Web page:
There is a wide latitude. In a big enough design where I'm using various size caps already, I usually use 10 µF on the input of such a regulator and 1 µF on the output. You can get away with a lot less, but there is little harm to having more, especially on the input where more is better from the regulator point of view.
The cap values have little to do with current, since for a ideal regulator and battery the voltages on them would not change. The purpose is to make the lines look low impedance at frequencies high enough that the active circuitry can't handle. The output cap is also part of the feedback loop of the regulator, and different regulators have different requirements. A 7805 will be fine with 1 µF ceramic close to its output pins. Other regulators may have specific requirements, including some minimum ESR for some of the older low-dropout types.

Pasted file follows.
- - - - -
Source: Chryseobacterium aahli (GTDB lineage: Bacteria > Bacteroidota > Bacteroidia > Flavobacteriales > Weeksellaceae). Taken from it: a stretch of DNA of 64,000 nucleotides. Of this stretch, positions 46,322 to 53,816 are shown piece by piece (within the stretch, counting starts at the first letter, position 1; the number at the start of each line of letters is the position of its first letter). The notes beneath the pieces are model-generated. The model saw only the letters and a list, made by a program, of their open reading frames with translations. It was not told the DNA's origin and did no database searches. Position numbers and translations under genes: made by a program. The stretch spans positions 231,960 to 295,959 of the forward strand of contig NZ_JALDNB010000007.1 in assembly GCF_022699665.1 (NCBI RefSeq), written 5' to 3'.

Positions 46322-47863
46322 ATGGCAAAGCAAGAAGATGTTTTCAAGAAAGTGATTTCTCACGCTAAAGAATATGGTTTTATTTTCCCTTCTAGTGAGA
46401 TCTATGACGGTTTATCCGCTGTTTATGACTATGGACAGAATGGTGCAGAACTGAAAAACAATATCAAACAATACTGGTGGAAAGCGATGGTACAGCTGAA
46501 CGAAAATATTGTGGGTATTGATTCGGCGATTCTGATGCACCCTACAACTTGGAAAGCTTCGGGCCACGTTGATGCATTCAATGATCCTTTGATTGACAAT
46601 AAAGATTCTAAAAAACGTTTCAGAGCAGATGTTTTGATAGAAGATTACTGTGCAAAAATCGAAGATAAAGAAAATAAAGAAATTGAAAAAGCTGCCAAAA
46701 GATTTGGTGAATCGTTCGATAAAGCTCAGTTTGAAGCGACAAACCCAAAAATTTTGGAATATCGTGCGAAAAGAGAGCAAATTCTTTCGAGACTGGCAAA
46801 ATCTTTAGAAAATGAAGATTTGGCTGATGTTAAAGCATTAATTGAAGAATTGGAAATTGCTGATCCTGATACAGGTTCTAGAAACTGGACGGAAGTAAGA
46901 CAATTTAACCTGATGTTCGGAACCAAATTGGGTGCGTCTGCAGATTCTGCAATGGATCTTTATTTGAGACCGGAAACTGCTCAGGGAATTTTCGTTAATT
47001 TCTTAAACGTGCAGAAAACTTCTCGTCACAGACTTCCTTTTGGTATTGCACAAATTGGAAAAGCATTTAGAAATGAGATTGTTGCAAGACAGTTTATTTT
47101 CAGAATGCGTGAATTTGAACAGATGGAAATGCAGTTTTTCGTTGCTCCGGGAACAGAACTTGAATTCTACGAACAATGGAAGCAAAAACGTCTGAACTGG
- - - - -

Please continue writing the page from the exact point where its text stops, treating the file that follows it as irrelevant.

So the real answer is to read the datasheet and make sure you meet all the input and output cap requirements.